Golden Steer Steakhouse Nearly Loses Its Iconic Statue

A longtime fixture in Las Vegas, the gold steer statue outside the enduring Golden Steer Steakhouse, nearly met its demise recently in a quirky accident.

The gold steer has stood vigil outside the Golden Steer Steakhouse for an incredible 56 years, but was knocked from its platform when a lobster delivery truck hit the pole supporting the iconic statue.

Golden Steer Las Vegas

A lobster delivery truck took down the golden steer, illustrating the timeless rivalry between surf and turf.

In a world exclusive, we’ve got the full story! Look, we take our world exclusives where we can get them.

Apparently, on his first day on the job, a driver for the Golden Steer’s lobster supplier, the reportedly excellent Supreme Lobster and Seafood, tried to make a delivery at the restaurant’s front entrance despite the fact deliveries are typically made at the rear.

The impact with the statue’s pole caused it to fall from its platform and it nearly crashed to the ground. Thankfully, the bovine’s feet got caught up in some electrical wiring and was spared oblivion.

To make the story even more dramatic, the statue’s nose came to rest just an inch from the ground. Not exaggerating.

Gold Steer

When we saw this empty pole, we’ll admit to having a bit of a freak-out.

Interestingly, the statue isn’t made of metal or another resilient material, but rather plaster, so there was a very real chance the statue’s number could have been up, for good.

To his credit, the delivery driver immediately reported the incident to the folks at Golden Steer, and Supreme Lobster’s insurance is expected to cover the damages.

For the time being, the statue is being kept in a small storage area just off the restaurant’s main dining room.

Here’s an exclusive photo of this irreplaceable piece of Las Vegas history, udderly safe and sound.

Gold Steer

Even after 56 years, the statue doesn’t have nickname. May we suggest Lucky?

So, what’s next for the gold steer? Plans to resurrect the statue are taking some time. The restaurant notes the permit process to restore the sign’s electrical wiring is more complicated than it was 56 years ago, so it may take a week or two to put the statue back in its rightful place.

Once he’s back, we promise to never take him for granted again!

Golden Steer Las Vegas

Golden Steer Steakhouse has hosted a slew of notable guests including Nat “King” Cole, Joe DiMaggio, Elvis Presley and many others.

The Golden Steer Steakhouse is just west of the Las Vegas Strip, on Sahara Avenue, not too far from Stratosphere or the new SLS Las Vegas.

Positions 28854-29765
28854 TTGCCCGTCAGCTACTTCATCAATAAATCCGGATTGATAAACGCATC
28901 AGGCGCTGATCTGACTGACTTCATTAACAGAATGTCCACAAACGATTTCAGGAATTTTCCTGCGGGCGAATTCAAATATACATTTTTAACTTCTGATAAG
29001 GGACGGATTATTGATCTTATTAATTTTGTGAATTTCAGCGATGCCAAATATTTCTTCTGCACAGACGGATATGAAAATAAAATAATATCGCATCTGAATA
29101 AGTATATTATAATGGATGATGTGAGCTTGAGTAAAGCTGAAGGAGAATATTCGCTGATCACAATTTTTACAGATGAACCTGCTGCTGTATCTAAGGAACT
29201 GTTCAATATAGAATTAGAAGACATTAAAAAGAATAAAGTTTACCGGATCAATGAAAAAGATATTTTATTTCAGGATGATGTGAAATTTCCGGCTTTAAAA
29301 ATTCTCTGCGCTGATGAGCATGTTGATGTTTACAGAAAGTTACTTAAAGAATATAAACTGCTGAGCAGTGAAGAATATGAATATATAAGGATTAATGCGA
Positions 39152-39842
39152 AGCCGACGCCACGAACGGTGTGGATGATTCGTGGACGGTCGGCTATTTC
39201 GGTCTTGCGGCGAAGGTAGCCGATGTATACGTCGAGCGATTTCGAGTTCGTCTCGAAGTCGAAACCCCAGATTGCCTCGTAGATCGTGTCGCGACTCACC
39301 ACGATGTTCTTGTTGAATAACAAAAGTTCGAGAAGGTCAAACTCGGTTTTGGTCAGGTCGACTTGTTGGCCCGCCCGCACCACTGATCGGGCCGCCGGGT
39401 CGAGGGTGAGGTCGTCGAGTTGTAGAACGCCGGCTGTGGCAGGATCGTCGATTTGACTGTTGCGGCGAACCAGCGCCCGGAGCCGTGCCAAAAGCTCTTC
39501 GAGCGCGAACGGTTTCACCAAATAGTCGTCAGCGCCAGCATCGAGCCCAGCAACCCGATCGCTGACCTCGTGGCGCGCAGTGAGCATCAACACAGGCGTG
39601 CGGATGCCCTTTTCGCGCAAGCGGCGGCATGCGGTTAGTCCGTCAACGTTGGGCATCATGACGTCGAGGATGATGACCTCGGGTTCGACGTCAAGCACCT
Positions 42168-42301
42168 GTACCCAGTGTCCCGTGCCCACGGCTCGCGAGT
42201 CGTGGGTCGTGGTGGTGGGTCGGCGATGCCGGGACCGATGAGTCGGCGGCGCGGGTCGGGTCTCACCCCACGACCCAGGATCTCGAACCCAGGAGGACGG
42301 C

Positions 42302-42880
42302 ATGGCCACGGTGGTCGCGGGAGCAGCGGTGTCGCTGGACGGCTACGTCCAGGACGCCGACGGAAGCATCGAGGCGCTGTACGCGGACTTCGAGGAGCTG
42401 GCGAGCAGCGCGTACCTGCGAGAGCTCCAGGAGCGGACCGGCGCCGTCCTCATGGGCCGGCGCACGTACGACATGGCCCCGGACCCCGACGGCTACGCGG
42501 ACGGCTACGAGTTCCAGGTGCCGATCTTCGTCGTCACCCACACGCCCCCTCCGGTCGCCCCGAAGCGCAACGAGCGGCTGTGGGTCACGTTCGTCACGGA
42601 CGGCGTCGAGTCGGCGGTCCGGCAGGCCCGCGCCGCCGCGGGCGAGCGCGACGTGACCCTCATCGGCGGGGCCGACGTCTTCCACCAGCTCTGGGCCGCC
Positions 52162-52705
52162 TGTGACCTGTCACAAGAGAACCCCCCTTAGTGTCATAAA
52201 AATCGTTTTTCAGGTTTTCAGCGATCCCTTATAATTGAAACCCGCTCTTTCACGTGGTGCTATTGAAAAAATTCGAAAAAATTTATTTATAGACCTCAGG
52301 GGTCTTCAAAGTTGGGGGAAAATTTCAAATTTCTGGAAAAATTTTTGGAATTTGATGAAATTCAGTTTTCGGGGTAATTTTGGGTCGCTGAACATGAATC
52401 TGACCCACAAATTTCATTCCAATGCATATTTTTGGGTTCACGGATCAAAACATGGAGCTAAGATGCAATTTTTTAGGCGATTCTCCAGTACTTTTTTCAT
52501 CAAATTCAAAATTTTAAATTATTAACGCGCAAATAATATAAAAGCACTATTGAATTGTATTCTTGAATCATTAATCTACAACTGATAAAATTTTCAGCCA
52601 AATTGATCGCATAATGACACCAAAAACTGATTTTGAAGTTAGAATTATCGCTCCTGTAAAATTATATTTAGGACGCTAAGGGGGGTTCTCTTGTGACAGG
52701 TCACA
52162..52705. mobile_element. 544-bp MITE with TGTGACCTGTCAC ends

Here’s a bit more about this much-loved Vegas throwback.

Find out more about the Golden Steer Steakhouse, which opened in Las Vegas in 1958, making it the oldest steakhouse in Sin City.

Update: The Golden Steer Steakhouse’s steer has been restored and returned. Read more.

Today’s Las Vegas WTF Left Us Speechless

There are no words.


We don’t make up the news, we just report it.

Get Your Sci-Fi Nerd On: Official “Star Trek” Convention Returns to Las Vegas

The official “Star Trek” convention will be back in Las Vegas, July 31 through Aug. 3, 2014, and it’s easily one of the most quirky, enjoyable Sin City gatherings of the year.

Star Trek costume

We’ll assume we have your attention.

The “Star Trek” legacy is alive and well, as this annual convention expects more than 15,000 Klingons, Vulcans and other life forms to attend the festivities at Rio Las Vegas.

The four-day event will feature appearances by four “Star Trek” captains: William Shatner (yes, that one), Scott Bakula (“Star Trek: Enterprise”), Avery Brooks (“Star Trek: Deep Space Nine”) and Kate Mulgrew (“Star Trek: Voyager”).

Star Trek

The Ferengi first made contact with the United Federation of Planets in 2364 on the planet Delphi Ardu. Related: What is wrong with us?

A slew of other celebrities will be on hand, including Walter Koenig and Nichelle Nichols.

The “Star Trek” convention will also have panel discussions, trivia contests, collectible auctions as well as an exhibit hall where fans can purchase “Star Trek” and sci-fi goodies.

On Aug. 2, more than 2,000 attendees are expected to attend in costume. Trust us, these folks are really, really serious about their “Star Trek” costumes.

Star Trek

This blog was there when the world record was broken for “Most People Dressed Up in ‘Star Trek’ Costumes,” and we don’t care who knows it.

Hanging out with thousands of people this enthusiastic about anything is an absolute blast.

Star Trek

If you didn’t immediately think of “Let This Be Your Last Battlefield,” you should be ashamed of yourself.

To find out more or to purchase tickets, visit the convention’s official site.

Oh, just stop your judging and come join in the fun, already.